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Polycystic ovary syndrome (PCOS)

PCOS is a condition in which women have small, harmless cysts around the edge of their ovaries (polycystic ovaries).

The most common symptoms of PCOS include: 

  • Irregular periods
  • Abcence of periods
  • Weight gain
  • Failure to conceive
  • Hair loss or excessive hair growth
  • Depression 

Not every women with PCOS suffer from all of the above symptoms and each of the symptoms can be mild to severe. 

Symptoms are usually noticed in the late teens or early twenties and many women suffer only from menstrual problems or a failure to conceive. 

There are risks in later life associated with PCOS and these include: 

  • Cardiovascular disease
  • Diabetes
  • Endometrial cancer - women who have had irregular or absent or periods for a long period of time have an increased risk of developing cancer of the womb lining (endometrial cancer) however, endometrial cancer is still very rare, and certain treatments to regulate periods, such as the contraceptive pill can assist in reducing the risk.
  • High blood pressure
  • High blood cholesterol levels

The exact cause of PCOS is unknown however, the following factors can lead to its development.

  • Resistance to insulin
  • Weight gain
  • Hormone inbalance
  • Acne

The diagnosis of PCOS can be based on symptoms and a general examination. 

In order to confirm diagnosis, the following investigations are often undertaken:
  • An ultrasound scan of the pelvis to look at the ovaries and the womb
  • A blood test in order to measure the levels of androgens
  • A glucose test -  in certain cases 

The following tests can also be undertaken in order to rule out other serious however,  less common conditions that may be the cause of similar symptoms including: 

  • Androgen secreting tumours in the adrenal gland or ovary
  • Congenital adrenal hyperplasia (CAH), which is a rare inherited condition resulting in abnormal production of androgens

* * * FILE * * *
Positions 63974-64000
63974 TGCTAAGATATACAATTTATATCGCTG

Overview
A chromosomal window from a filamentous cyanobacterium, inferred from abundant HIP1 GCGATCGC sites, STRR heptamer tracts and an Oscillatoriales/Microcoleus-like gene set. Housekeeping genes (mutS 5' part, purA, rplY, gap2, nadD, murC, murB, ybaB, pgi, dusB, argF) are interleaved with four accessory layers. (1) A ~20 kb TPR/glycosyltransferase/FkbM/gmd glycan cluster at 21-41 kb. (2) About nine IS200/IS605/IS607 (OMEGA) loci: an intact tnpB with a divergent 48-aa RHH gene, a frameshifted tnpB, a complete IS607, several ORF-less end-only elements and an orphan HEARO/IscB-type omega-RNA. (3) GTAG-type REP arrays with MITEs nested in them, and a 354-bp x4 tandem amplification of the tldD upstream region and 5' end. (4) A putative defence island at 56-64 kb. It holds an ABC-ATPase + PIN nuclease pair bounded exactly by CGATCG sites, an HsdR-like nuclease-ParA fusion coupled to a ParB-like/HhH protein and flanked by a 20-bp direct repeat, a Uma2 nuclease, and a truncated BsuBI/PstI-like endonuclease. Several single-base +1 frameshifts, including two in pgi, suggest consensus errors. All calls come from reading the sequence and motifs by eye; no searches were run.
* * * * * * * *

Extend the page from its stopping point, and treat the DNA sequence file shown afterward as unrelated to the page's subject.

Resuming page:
• Thyroid gland problems
  • Cushing's syndrome caused by overproduction of the steroid cortisol by the adrenal gland 

Initially, the consultant gynaecologist is likely to suggest lifestyle changes, such as eating a healthy, balanced diet and exercising regularly, to help control your symptoms, reduce insulin resistance and improve your fertility.

Stress can also make your PCOS symptoms worse and managing stress levels and finding time to relax can also help control the symptoms.

Excess hair can be controlled with hair removing creams or by bleaching, shaving or waxing.

A number of drugs that can help the various symptoms of PCOS are available and these include:

Treatments containing benzoyl peroxide can be purchased from a pharmacist and can help reduce acne. General practitioners are also able to prescribe antibiotic tablets or creams to treat acne.

Oral contraceptive can assist as they prevent the ovaries from producing increased levels of  testosterone and can improve both acne and excess hair.

Metformin increases the sensitivity of muscle cells to insulin and reduces insulin resistance. This means the body needs less insulin to control its blood sugar levels. Reduced insulin levels in the blood means your ovaries will produce less testosterone and as the testosterone levels drop symptoms such as excess hair and irregular periods will improve and the ovaries will start to release eggs, which will improve fertility.

Fertility drugs can stimulate the ovaries to release eggs and can be taken for up to a twelve months.

In some cases, the consultant gynaecologist may suggest surgery to control PCOS symptoms and improve fertility such as laparoscopic ovarian drilling.

This is a keyhole procedure used to destroy the testosterone-producing tissue on your ovaries and as levels of testosterone fall, your PCOS symptoms improve and ovaries start to release eggs again.

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If you have insurance, we can arrange direct settlement with your insurance provider, although you should check in advance to see if your treatment is covered. For more information, visit our private medical insurance page.